objection; though he conceived it would be attended with needless expense and an improper waste of time.
Lord Tyrconnel moved, "That the whole of the said proceedings should be printed."
Mr. Grey thought it would be improper for the House to found any measure respecting one of its members upon the opinion of a court-martial. If printing all the papers was necessary to the purposes of justice, it ought to be done. He was afraid, however, that they were so voluminous, that printing them in a mass would tend to defeat any proceeding this session.
Mr. Francis opposed the printing of all the papers, because it could serve no good purpose, the friends of colonel Caw thorne having it in their power to make themselves complete masters of the evidence from the manuscripts that had been laid upon the table.
Mr. Pitt thought it was but fair that all the papers should be printed, and did not see any reasonable objection to the proposition. whole of the proceedings were ordered to be printed.
April 25. It was ordered, that the proceedings of the court-martial be taken into consideration on the 2nd of May, and that colonel Cawthorne do then attend in his place.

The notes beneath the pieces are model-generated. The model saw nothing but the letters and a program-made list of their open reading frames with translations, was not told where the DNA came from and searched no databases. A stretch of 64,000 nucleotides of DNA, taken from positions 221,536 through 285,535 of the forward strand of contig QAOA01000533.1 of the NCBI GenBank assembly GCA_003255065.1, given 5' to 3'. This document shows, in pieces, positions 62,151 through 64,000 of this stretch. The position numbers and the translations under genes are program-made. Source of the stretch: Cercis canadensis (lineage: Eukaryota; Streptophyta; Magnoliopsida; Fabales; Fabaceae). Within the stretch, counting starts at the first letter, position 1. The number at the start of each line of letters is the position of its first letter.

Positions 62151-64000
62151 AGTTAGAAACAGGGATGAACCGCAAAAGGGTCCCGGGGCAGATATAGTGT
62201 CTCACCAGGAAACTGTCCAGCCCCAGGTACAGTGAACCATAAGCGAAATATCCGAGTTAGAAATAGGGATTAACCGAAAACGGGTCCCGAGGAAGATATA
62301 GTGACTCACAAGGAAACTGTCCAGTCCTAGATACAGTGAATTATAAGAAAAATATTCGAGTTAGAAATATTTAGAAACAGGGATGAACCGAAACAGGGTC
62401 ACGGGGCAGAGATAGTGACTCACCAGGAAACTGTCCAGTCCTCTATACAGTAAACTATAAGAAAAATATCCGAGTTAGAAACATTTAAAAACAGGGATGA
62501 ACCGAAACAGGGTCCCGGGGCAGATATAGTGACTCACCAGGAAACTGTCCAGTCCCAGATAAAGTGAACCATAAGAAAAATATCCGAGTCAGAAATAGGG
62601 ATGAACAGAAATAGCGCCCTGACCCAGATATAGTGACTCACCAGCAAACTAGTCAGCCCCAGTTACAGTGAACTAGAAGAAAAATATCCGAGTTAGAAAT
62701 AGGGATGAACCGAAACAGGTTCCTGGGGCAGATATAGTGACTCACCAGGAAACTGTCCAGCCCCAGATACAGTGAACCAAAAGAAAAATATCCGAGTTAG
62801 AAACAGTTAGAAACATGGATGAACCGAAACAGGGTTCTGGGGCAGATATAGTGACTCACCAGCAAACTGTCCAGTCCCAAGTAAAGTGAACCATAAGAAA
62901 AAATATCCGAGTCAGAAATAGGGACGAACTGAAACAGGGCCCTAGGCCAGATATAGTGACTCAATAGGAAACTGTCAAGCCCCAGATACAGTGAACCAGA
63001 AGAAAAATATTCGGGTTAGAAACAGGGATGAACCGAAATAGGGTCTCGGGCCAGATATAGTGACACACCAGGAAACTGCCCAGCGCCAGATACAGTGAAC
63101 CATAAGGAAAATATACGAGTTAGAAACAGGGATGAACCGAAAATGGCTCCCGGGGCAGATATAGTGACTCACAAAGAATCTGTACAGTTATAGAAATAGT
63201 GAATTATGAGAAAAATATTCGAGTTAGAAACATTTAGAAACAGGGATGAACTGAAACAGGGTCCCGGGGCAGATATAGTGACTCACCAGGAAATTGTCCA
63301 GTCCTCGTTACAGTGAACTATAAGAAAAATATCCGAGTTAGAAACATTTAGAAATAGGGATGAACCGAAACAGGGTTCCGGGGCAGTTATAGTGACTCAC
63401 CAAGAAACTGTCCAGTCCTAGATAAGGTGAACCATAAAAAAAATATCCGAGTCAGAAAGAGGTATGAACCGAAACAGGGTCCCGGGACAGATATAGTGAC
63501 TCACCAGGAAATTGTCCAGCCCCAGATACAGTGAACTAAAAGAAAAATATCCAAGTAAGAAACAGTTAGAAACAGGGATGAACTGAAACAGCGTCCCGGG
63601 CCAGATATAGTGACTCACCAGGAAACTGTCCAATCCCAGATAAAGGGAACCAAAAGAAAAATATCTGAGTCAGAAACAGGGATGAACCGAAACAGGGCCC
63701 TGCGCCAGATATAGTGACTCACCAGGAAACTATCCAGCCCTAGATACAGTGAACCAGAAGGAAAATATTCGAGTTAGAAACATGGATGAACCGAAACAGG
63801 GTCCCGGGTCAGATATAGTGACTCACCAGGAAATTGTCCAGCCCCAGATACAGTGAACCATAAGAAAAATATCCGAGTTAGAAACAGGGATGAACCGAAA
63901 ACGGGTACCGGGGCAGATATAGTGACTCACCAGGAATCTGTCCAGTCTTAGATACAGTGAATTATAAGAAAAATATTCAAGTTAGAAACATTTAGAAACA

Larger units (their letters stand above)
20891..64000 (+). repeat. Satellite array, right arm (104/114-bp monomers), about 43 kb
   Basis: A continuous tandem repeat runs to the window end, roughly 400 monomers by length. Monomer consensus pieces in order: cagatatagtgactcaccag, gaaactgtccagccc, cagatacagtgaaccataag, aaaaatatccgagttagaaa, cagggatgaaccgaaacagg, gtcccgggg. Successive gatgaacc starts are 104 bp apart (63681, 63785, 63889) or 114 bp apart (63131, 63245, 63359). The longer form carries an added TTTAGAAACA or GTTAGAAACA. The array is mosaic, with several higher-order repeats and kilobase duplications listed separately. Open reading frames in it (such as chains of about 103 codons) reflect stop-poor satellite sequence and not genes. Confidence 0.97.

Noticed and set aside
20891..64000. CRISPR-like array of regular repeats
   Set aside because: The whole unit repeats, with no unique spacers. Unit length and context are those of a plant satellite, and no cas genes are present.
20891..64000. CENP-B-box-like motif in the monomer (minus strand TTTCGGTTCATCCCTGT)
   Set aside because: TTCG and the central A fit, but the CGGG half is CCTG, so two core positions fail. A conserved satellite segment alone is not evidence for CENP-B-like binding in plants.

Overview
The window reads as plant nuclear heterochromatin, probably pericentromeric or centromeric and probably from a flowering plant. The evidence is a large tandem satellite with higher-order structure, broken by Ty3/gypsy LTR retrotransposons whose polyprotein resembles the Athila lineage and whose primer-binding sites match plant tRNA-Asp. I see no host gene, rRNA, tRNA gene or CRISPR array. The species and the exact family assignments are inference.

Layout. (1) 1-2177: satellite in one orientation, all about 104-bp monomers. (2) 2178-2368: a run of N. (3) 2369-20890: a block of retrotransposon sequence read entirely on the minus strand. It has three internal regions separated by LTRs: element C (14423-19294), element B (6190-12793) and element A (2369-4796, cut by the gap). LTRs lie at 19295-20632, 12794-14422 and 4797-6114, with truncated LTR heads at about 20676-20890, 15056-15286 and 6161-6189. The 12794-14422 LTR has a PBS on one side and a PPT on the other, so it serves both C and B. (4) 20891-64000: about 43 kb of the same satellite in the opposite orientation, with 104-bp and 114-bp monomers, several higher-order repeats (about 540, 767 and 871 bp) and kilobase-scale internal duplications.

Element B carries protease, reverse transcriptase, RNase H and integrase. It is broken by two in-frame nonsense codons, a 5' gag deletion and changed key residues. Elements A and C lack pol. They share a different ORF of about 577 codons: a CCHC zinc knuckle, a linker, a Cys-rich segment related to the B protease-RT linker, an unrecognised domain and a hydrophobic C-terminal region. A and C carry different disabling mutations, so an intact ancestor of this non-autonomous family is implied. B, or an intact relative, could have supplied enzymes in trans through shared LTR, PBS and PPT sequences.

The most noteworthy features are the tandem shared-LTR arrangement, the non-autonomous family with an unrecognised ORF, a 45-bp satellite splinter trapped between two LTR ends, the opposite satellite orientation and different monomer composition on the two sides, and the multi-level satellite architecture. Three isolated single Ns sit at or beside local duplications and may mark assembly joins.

May 2. The order of the day being read, and Mr. Cawthorne attending in his place, the proceedings of the courtmartial were again read, after which, the Speaker informed Mr. Cawthorne, that if he had any thing to offer in his justification, now was the moment to undertake it. Upon which,
Mr. Cawthorne rose, and from a written paper thus addressed the Speaker:
Sir; Under the distressful perturbation in which I rise in this most awful moment of my life, I am too sensible of the can dour and humanity of the House, to think it necessary for me formally to implore for myself that indulgence which it will always, in its justice, show to every one of its members, when called upon to justify or excuse himself. Proud and happy, Sir, as I have hitherto been, in the enjoy ment of a seat within these walls, no consideration whatsoever would have induced me to come hither to-day, had I not received the commands of the House to at
the articles of war, the words, "in a scandalous and infamous manner, unbecoming the character of an officer and a gentleman."